Question: Does supplementation with fish oil (omega-3 or n-3 fatty acids) during pregnancy affect placental function and fetal growth?
Answer: Oh yes. We studied placental metabolism in tissue collected from randomized controlled trial of women supplemented with fish oil or placebo from early second trimester to term. Fish oil supplementation decreased placental lipid content by 30% (see Figure) and impaired the placenta’s ability to store lipids (esterification).
Surprise: Babies born to the women randomized to fish oil supplements were larger, which could mean that placental lipid storage limits the amount of fat delivered to the baby.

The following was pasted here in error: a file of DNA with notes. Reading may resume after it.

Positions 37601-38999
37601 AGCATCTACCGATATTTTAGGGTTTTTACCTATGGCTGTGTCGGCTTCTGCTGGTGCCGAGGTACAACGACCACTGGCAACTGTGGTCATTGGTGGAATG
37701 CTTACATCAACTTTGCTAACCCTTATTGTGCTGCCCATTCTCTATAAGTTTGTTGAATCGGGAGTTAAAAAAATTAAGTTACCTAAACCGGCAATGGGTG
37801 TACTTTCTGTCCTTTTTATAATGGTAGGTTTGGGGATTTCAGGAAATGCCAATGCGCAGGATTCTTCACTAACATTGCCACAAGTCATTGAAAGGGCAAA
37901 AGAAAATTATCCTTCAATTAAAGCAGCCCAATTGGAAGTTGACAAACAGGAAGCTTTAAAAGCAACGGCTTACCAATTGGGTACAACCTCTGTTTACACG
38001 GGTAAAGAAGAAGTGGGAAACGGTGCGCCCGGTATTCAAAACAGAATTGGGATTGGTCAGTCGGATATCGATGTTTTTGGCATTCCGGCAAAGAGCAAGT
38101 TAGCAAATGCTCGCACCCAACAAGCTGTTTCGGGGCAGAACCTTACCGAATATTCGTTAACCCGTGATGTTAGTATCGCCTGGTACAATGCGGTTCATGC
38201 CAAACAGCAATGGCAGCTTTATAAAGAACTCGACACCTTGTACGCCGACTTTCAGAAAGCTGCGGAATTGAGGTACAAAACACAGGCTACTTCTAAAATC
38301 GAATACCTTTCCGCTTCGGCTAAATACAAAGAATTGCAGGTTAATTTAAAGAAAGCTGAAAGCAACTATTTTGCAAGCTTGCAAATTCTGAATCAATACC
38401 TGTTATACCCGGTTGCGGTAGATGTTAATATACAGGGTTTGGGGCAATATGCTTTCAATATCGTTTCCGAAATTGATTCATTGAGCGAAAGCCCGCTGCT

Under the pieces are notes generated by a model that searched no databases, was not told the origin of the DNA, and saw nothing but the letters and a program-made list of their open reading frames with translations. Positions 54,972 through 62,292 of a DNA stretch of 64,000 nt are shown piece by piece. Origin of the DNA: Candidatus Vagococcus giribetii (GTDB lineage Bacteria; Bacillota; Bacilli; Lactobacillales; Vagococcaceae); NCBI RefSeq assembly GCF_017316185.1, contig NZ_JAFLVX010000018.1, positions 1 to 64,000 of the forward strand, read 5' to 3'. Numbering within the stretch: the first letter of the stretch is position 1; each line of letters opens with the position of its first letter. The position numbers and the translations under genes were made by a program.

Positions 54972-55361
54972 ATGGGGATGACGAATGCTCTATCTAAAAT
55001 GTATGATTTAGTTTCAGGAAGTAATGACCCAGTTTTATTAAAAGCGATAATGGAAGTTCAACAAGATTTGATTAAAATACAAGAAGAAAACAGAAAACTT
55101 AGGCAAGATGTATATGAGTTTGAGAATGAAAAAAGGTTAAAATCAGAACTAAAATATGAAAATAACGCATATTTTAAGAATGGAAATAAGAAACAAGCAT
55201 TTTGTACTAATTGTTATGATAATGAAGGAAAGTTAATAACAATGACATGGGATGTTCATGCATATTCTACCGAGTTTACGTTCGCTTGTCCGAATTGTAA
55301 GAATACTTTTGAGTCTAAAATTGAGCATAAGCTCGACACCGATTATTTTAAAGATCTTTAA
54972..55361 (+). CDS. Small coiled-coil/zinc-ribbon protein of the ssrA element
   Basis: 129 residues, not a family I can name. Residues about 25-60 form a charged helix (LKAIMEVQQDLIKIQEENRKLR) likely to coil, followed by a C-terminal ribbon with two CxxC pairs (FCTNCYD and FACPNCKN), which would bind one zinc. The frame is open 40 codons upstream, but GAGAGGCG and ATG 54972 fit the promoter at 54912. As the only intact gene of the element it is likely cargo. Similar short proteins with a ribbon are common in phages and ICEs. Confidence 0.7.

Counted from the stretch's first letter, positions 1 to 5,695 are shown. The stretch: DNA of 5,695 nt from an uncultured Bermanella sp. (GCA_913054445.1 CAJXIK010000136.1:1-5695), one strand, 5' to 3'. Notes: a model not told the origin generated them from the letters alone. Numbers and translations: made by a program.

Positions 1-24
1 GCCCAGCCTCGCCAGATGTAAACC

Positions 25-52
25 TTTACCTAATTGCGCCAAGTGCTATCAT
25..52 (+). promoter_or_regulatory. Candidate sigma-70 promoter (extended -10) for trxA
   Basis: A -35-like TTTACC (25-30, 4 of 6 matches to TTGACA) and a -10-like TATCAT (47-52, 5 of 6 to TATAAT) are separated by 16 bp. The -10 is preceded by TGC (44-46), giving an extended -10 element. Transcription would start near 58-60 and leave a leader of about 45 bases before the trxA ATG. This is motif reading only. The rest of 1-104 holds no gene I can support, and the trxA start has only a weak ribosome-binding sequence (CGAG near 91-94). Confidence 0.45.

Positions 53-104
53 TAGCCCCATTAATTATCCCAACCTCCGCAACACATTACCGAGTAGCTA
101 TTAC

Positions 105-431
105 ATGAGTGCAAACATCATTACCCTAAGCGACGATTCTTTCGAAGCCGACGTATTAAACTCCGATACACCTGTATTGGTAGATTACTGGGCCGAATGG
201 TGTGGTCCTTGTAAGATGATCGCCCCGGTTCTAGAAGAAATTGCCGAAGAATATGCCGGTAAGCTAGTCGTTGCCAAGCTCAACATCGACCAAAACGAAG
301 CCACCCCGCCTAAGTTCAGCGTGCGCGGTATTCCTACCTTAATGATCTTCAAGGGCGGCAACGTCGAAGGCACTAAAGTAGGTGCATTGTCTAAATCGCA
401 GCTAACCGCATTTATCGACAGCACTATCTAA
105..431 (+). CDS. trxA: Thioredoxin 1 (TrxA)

So what: Many women supplement with fish oil during pregnancy, for its purported anti-inflammatory and plasma lipid lowering effects. However, we do not understand how these supplements alter placental function, thereby affecting the fetus.
Follow-up studies: We are now working with collaborators in Hawaii to measure placental lipid content and metabolism in mothers who naturally have a higher fish intake (Hawaiians) to compare to our Cleveland cohort (naturally lower fish intake). Then we will be able to answer whether dietary fish intake affects the placenta differently from fish oil supplements.